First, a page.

Keywords: E-Commerce, Price, Competition.
    JEL: D12 E31 L8
    Date: 2010
  3. By: Gilles Saint Paul
    Abstract: In this paper, we analyze the extent to which market forces create an incentive for cloning human beings. We show that a market for cloning arises if a large enough fraction of the clone’s income can be appropriated by its model. Only people with the highest ability are cloned, while people at the bottom of the distribution of income specialize in surrogacy. In the short run, cloning reduces inequality. In the long run, it creates a perfectly egalitarian society where all workers have a top ability if fertility is uncorrelated with ability and if the distribution of ability among sexually produced children is the same as among their parents. In such a society, cloning has disappeared. If the distribution of genes, rather than abilities, is preserved by sexual reproduction, then cloning eliminates ability-reducing genes but does not necessarily eliminate inequality; nor does it disappear in the long run. Finally, if fertility is negatively correlated with ability, in the long run a reproductive caste of bottom ability people coexist with a cloned, worker caste of top ability agents, while intermediate ability types have disappeared. [IZA Discussion Paper No. 231]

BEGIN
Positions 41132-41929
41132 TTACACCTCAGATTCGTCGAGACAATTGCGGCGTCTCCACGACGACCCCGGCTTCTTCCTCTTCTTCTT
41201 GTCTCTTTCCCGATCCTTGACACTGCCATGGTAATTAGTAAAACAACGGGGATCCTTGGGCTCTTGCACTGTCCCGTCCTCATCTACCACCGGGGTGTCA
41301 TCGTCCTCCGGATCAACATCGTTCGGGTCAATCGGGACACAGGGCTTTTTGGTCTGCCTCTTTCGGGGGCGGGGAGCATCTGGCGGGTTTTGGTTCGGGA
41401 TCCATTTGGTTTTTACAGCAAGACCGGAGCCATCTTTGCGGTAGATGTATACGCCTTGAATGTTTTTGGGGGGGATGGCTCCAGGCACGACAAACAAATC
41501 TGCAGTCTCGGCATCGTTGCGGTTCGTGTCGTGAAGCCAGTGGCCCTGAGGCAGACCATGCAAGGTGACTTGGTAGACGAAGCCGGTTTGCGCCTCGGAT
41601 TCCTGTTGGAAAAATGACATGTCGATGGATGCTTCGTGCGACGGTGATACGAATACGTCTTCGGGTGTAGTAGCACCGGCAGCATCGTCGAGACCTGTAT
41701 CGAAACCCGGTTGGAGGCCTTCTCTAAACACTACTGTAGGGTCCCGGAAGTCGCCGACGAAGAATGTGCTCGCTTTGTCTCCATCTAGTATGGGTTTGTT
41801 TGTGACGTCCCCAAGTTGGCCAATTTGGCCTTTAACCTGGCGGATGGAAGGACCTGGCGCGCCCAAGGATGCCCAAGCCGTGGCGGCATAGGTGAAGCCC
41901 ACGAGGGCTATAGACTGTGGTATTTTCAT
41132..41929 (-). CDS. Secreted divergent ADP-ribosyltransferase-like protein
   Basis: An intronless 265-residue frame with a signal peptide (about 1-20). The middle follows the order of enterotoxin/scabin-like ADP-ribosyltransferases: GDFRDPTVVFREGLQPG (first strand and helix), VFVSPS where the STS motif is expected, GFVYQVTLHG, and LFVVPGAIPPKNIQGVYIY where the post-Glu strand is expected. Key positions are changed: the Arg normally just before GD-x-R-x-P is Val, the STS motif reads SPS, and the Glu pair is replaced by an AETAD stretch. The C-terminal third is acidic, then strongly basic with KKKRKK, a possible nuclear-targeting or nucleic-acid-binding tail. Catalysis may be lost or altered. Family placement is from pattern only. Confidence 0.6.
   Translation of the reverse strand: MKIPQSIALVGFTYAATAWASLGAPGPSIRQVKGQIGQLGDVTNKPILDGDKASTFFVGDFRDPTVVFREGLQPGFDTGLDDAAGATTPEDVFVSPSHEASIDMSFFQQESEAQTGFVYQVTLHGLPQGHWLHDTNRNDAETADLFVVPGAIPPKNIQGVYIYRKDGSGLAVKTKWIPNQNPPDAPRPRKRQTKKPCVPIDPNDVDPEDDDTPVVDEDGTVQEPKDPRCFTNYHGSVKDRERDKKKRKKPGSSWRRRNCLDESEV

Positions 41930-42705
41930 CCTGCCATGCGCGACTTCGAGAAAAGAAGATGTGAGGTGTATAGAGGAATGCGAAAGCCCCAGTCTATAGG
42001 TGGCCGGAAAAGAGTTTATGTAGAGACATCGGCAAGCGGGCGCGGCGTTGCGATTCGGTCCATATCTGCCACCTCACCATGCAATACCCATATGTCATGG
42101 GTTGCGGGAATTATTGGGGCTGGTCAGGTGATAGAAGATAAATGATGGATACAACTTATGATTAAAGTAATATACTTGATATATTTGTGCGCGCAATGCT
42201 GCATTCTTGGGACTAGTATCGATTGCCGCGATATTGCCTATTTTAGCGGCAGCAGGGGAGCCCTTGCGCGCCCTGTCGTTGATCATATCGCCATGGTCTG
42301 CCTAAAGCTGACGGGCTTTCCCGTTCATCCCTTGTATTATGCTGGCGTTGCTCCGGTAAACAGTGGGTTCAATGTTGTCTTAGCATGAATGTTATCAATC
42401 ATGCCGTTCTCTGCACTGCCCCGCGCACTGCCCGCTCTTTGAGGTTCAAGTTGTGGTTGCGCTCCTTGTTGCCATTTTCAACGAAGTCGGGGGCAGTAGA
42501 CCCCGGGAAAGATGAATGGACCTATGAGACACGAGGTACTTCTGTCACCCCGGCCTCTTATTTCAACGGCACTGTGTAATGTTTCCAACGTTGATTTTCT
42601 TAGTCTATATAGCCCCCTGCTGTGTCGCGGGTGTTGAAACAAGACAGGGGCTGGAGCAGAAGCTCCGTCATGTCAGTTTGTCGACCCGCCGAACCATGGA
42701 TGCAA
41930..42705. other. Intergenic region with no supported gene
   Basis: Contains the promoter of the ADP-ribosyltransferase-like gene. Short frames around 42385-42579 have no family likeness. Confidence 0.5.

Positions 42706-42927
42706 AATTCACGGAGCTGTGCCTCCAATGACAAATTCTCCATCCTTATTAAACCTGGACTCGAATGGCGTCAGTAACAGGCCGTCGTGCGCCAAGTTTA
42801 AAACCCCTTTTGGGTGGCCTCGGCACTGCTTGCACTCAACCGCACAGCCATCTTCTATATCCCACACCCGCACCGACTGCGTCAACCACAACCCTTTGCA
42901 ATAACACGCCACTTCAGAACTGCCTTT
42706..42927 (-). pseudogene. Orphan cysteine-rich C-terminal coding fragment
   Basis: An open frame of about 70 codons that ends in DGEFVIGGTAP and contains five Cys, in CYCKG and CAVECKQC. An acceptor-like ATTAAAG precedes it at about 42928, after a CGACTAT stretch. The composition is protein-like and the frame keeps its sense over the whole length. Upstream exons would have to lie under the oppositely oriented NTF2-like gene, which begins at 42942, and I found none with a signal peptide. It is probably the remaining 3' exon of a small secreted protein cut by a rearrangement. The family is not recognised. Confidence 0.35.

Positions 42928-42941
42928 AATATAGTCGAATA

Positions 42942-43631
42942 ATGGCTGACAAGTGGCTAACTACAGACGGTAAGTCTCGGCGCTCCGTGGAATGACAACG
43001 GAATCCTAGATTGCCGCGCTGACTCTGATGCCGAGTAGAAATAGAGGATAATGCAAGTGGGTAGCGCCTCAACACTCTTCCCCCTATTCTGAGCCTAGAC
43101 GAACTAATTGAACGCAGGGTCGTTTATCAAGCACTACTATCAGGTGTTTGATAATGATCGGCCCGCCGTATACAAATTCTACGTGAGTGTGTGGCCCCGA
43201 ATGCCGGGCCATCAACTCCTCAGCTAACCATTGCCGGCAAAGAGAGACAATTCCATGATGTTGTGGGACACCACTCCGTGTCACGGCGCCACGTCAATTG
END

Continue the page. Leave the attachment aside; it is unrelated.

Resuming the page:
Keywords: Human capital, income distribution, human cloning, overlapping generations, intergenerational mobility
    Date: 2010
  4. By: Michael Fritsch (School of Economics and Business Administration, Friedrich-Schiller-University Jena); Sebastian von Engelhardt (School of Economics and Business Administration, Friedrich-Schiller-University Jena)